A brief history of meditation


Before going into the details of different meditation practices and what neuroscience research has found about them, it would be nice to look back in time and find where it all started.

I’m sure we have all experienced some aspects of meditation in our lives, without being aware of them and before having even heard about meditation. When we take distance from our busy lives and fully engage in activities without having our mind in several places, we experience a deep feeling of inner peace.

For example, when we  walk in nature and pay attention to all nature sounds like the sound of the wind whispering through the leaves of a tree, the sound of the water flowing in a river, the birds chanting, the touch of the fresh morning breeze on your skin etc.


Or playing with your child while using all your senses to experience that very moment and being completely aware and conscious. I’m sure you can admit how peaceful you have felt during these meditation-like experiences (being completely present and focusing your attention on one thing at a time).

Through time, due to certain circumstances, some people became conscious of this process and did acknowledge its benefits and created a regular practice out of it. Which they then shared with others and we call it today “meditation”. Meditation has prehistoric roots. It is possible that it was first discovered by one of the ancient societies who entered a trance like state after a long day of hunting-gathering while staring at the flames of fire [1]. Or it was discovered by cavemen after spending prolonged times in the dark caves and entering an altered state of consciousness [1].

However, these are all speculations and the earliest evidence of meditation and yoga was found by archaeologists and is thought to come from ancient citizens of the Indus Valley (current northeast Afghanistan to Pakistan and northwest India [2]) dating to 3000-5500 BC [3]. They discovered drawings indicating early illustrations of yoga and meditation practices. For example, depicting a figure standing on its head, sitting cross-legged, or a horn figure having a meditation posture [3]. Below you can see the picture of a seal depicting a man seated in a (yoga) lotus position, currently exhibited in the Islamabad Museum, Pakistan [3].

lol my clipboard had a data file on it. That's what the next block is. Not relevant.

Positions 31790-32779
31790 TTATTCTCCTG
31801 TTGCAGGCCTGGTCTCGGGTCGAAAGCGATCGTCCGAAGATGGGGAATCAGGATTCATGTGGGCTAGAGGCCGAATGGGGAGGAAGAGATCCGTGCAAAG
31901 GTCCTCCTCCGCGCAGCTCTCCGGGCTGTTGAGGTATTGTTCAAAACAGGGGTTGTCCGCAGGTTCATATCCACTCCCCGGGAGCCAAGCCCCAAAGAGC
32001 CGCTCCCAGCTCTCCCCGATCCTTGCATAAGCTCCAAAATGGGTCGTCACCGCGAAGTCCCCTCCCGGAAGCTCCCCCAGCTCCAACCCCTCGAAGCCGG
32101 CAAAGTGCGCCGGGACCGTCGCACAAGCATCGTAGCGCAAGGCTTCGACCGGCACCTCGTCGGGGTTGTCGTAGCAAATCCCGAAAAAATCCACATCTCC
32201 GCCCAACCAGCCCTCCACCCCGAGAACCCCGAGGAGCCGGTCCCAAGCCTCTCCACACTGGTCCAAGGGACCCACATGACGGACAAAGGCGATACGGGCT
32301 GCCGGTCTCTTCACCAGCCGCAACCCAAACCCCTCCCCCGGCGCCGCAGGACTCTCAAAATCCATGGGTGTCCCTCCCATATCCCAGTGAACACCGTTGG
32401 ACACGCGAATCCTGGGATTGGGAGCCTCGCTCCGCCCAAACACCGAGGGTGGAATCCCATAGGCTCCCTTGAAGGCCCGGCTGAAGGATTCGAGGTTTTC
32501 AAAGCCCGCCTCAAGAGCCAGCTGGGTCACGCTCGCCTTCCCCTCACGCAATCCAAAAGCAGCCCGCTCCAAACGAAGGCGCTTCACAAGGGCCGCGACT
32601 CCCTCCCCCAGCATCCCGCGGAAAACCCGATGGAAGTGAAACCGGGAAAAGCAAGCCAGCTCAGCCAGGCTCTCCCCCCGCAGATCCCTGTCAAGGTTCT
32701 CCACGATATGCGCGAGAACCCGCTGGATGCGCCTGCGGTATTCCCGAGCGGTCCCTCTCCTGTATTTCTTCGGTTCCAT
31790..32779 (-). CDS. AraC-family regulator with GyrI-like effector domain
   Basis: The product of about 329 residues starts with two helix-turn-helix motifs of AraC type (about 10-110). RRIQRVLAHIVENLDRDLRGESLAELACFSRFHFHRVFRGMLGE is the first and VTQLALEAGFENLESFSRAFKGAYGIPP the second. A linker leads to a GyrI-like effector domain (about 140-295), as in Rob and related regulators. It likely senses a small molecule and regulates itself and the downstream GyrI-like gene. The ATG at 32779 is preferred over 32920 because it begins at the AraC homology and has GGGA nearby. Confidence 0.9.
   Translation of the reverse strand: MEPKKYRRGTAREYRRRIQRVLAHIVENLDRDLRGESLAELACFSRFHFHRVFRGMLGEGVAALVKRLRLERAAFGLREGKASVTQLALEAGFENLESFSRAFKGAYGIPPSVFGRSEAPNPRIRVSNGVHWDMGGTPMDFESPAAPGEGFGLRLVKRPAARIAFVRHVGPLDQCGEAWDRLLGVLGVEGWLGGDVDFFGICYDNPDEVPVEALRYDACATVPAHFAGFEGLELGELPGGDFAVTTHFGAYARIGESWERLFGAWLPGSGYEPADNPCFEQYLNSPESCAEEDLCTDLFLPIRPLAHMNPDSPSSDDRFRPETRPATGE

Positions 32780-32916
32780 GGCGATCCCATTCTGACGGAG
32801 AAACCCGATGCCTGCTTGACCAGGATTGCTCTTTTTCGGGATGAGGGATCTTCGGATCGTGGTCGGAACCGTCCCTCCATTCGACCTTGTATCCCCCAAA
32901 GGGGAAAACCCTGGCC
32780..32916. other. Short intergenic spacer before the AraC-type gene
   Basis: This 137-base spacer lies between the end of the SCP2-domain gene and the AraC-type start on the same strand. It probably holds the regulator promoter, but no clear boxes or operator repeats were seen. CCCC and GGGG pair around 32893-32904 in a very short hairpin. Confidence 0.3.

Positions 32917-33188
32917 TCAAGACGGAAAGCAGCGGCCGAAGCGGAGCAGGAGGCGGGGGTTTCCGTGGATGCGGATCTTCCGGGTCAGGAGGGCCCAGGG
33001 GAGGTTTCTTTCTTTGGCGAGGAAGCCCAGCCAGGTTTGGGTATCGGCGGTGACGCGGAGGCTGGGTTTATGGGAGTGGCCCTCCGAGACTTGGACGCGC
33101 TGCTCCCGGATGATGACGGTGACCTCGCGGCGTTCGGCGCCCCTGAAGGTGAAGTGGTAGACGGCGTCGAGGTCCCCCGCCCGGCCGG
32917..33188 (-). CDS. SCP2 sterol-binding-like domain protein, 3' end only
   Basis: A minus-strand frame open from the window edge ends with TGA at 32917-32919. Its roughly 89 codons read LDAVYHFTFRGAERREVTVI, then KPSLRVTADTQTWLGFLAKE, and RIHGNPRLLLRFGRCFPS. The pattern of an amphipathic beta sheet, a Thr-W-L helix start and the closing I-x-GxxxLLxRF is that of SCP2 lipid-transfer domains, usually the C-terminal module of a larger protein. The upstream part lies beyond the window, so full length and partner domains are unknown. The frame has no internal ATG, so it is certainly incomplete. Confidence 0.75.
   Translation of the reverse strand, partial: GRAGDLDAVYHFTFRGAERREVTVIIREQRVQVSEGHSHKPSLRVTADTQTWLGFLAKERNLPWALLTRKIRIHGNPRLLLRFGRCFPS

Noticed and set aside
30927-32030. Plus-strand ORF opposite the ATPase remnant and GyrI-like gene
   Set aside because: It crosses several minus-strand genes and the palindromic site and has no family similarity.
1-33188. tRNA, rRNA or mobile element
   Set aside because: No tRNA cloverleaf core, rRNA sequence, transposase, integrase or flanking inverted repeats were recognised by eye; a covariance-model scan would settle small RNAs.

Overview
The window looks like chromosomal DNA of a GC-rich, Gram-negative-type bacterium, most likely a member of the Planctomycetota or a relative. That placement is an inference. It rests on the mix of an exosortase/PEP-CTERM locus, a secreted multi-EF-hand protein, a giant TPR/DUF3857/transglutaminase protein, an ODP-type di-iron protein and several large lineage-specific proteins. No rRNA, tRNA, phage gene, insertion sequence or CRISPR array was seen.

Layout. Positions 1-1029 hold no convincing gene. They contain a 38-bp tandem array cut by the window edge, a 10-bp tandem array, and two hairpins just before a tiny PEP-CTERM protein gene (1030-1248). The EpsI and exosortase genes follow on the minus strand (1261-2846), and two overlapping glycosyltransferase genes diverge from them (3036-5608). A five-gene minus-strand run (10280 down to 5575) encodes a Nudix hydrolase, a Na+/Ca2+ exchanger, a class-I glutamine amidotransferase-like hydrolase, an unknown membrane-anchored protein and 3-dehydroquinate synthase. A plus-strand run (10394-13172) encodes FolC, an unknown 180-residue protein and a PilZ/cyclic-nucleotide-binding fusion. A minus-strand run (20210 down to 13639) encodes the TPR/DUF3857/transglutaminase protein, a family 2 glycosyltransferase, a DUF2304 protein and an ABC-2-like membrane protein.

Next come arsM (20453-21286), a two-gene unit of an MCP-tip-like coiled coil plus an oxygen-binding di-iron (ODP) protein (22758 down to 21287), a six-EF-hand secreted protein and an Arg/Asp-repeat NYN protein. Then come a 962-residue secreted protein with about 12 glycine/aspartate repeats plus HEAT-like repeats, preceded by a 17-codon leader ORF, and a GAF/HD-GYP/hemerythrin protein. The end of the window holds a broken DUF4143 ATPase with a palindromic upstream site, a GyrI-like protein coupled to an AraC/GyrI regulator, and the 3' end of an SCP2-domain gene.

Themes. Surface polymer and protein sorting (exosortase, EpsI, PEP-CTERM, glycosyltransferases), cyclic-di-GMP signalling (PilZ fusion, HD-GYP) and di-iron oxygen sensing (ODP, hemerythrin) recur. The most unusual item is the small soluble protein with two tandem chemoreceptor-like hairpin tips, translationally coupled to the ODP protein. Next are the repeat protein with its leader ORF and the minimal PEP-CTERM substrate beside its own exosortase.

Indus seal depicting a meditating yogi [3]


However, some people argue that these drawings do not indicate yoga or meditation postures but rather a man or figure simply in a seated or standing (on its head) position, as back then chairs did not exist and these postures are not only postures of yogis and meditators. They believe that the root of meditation is mostly found to be in a religious context, which can be proved by tons of evidence in the religious rituals and religious texts.

As the time passed by, most of the world’s major religions adjusted the basic aspects of meditation and have incorporated them into their practice [4]. World’s greatest religions such as Hinduism, Buddhism, Judaism, Christianity and Islam have their own meditation-like practices such as chanting and praying in Judaism, Christianity and Islam, and yoga and meditation in Hinduism and Buddhism. However, the majority of the meditation practices we practise today (about 112 meditation techniques) are derived from Hindu traditions of Vedantism (Vedantism is an Indian school of religious and spiritual practice [5]) dating back to 3500 years ago [6].